I run find on a file structure (several hundreds of folders, about 4 layers deep) with commands like: find "/media/$disk/_all" -depth -type d -exec/execdir rename -d 's/ 1000k/ [1000k]/' "{}" \;. I noted repeatedly that some occurrences of folders containing 1000k remain unrenamed, I noted some of them got renamed on second run of the command. Why not all on the first run?

Also, I noted often output has "Can't rename /media/some_original /media/some_renamed: No such file or directory", after that I check and some_original got successfully renamed to some_renamed.

First error in my guess occurs due to find not going through all tree, second is due to find going and invoking exec twice for some/all? entries. I added -depth option later to be sure of "child" folder being renamed before "parent", but it did not help (and in my case I have not noted several levels due to be renamed anyway when I noted the error).

I was not able to find answer via web search. What could be the issue here?

System is Linux Mint 20.1.

Added: I've checked I have not found any links in the structure, using ls -lR /path/to/folder | grep ^l from https://stackoverflow.com/questions/8513133/how-do-i-find-all-of-the-symlinks-in-a-directory-tree.

Disk is mounted like that: type ext4 (rw,nosuid,nodev,relatime,stripe=8191,uhelper=udisks2)

  • 1
    renaming files will reorder the directory that may lead to some results not being found.
    – Jasen
    Apr 11, 2021 at 8:07
  • @Jasen, thank you, have not thought about it. I thought about it SQL, nodes wise, like go through all nodes in a folder by id and assumed renaming a node would not change its order/id, cause I'm not sorting by name. Do you know of any bash-using way to fix that? Apr 11, 2021 at 9:30
  • (1) I added -depth option later to be sure of "parent" folder being renamed before "child"-depth does the opposite: deeper directories are processed first. And it's the right thing to do when renaming with find. (2) What is the filesystem? Is it FUSE? See "Simultaneous Access and Race Conditions" in this answer. I think find does its things sequentially, so it shouldn't(?) trigger "simultaneous access" in this context. But if the filesystem is FUSE then maybe the implementation is somewhat buggy in the first place. (3) Can you provide MCVE? Apr 11, 2021 at 9:30
  • @KamilMaciorowski, thank you. Child first - I thought about it, just wrote here incorrectly, fixed now. MCVE - what is it? Could not quickly web-search it. I added mount line, drive is in USB attached box. Apr 11, 2021 at 9:40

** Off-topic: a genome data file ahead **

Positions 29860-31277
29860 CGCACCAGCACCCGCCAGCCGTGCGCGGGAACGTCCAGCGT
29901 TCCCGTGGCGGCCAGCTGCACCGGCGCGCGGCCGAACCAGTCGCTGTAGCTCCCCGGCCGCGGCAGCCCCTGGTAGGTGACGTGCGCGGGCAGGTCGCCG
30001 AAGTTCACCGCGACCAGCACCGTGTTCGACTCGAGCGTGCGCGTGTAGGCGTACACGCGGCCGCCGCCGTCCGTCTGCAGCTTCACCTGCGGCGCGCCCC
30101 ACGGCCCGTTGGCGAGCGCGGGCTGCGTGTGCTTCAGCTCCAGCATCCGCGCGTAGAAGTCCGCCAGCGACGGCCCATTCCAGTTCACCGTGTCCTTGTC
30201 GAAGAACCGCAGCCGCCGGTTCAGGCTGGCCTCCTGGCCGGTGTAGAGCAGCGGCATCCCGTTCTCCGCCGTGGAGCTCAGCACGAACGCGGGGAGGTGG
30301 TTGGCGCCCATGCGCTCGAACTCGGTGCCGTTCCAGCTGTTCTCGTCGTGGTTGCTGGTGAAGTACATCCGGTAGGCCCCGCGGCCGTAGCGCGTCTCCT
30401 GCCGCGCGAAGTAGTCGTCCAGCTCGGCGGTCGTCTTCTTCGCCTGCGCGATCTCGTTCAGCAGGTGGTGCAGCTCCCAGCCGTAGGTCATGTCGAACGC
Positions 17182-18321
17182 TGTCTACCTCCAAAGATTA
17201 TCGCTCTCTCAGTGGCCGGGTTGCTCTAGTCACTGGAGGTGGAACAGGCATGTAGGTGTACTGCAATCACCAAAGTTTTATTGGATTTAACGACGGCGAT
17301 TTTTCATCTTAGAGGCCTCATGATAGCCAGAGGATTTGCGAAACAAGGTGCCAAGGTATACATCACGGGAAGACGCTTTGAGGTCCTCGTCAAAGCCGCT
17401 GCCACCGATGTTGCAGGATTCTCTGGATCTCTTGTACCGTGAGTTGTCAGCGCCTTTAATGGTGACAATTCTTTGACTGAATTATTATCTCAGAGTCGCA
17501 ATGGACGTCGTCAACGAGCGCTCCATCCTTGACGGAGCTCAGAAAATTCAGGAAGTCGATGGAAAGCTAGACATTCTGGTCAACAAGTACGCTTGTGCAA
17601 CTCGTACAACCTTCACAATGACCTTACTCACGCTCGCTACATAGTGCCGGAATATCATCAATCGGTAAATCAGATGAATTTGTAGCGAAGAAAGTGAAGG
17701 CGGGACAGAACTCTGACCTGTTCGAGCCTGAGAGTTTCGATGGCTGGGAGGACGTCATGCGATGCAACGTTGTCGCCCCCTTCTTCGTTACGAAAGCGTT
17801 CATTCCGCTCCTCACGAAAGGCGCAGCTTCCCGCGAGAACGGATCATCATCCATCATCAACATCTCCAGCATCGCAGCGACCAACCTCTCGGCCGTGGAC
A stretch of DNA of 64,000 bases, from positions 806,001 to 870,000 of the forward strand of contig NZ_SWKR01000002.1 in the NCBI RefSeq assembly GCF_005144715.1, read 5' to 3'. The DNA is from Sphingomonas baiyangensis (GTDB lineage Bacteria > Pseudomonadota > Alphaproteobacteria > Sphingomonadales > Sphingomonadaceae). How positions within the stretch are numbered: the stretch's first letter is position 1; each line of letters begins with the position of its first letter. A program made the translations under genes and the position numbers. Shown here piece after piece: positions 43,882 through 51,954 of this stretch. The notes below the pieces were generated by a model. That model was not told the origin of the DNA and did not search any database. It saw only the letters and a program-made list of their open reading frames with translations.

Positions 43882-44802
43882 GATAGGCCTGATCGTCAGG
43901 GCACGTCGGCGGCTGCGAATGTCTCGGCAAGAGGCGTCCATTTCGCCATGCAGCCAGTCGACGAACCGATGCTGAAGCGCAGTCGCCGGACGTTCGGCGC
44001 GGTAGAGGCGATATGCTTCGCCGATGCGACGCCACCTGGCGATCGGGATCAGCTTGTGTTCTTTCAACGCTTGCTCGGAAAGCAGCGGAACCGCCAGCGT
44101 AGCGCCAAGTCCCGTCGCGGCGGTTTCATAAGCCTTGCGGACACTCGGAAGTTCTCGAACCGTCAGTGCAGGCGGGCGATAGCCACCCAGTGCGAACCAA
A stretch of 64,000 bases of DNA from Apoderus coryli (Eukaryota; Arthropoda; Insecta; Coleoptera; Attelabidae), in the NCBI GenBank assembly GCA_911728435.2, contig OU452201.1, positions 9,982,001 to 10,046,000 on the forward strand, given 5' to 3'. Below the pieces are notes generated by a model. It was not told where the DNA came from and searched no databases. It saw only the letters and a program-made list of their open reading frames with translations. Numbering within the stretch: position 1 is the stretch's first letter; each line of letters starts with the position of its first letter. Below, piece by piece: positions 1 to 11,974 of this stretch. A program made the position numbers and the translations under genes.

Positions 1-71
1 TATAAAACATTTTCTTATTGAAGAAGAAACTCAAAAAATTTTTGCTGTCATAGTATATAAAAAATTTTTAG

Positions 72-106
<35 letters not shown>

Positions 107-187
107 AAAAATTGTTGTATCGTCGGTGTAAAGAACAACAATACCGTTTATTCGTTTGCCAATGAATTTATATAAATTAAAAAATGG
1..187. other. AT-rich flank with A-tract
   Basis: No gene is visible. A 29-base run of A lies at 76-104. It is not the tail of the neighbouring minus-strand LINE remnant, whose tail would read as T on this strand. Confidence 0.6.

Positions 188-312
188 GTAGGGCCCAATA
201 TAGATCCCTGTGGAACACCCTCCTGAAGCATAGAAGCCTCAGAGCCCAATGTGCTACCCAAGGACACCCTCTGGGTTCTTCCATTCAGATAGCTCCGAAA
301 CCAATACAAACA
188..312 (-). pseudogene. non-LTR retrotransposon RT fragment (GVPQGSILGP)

• Minimal complete verifiable example. In this case it could be a sequence of mkdir -p commands to create a directory structure prone to the issue; finally the find command you have already posted. (4) If you manage to find MCVE then also tell us if you can always replicate the problem with it. Or does the problem occur randomly? Apr 11, 2021 at 9:45

1 Answer 1


Preliminary notes

  • This answer is an attempt to explain what may have happened, not a firm explanation what happened for sure. This is because:

    • the OP has tried different variants of the command (with or without -depth, with -exec or -execdir), the exact command posted in the body of the question should be taken with a grain of salt;
    • each try possibly modified the directory tree, but there is no log stating what renaming happen because of what exact command;
    • similarly there is no log of errors;
    • after analyzing the problem (in comments and chat) we noticed there are few different issues that generate similar error messages (and therefore it's easy to assume there is just one issue).

    For these reasons an attempt to create a single MCVE (in a form of one exact directory tree and one exact find command) failed. We agreed it will be the best to create an answer that covers possible issues, with future readers in mind. This answer is such answer.

  • There is more than one rename. The syntax in question works with rename being a Perl script associated with Larry Wall and Robin Barker. I assume this is the rename used. The issues covered in this answer are not specific to this particular rename though.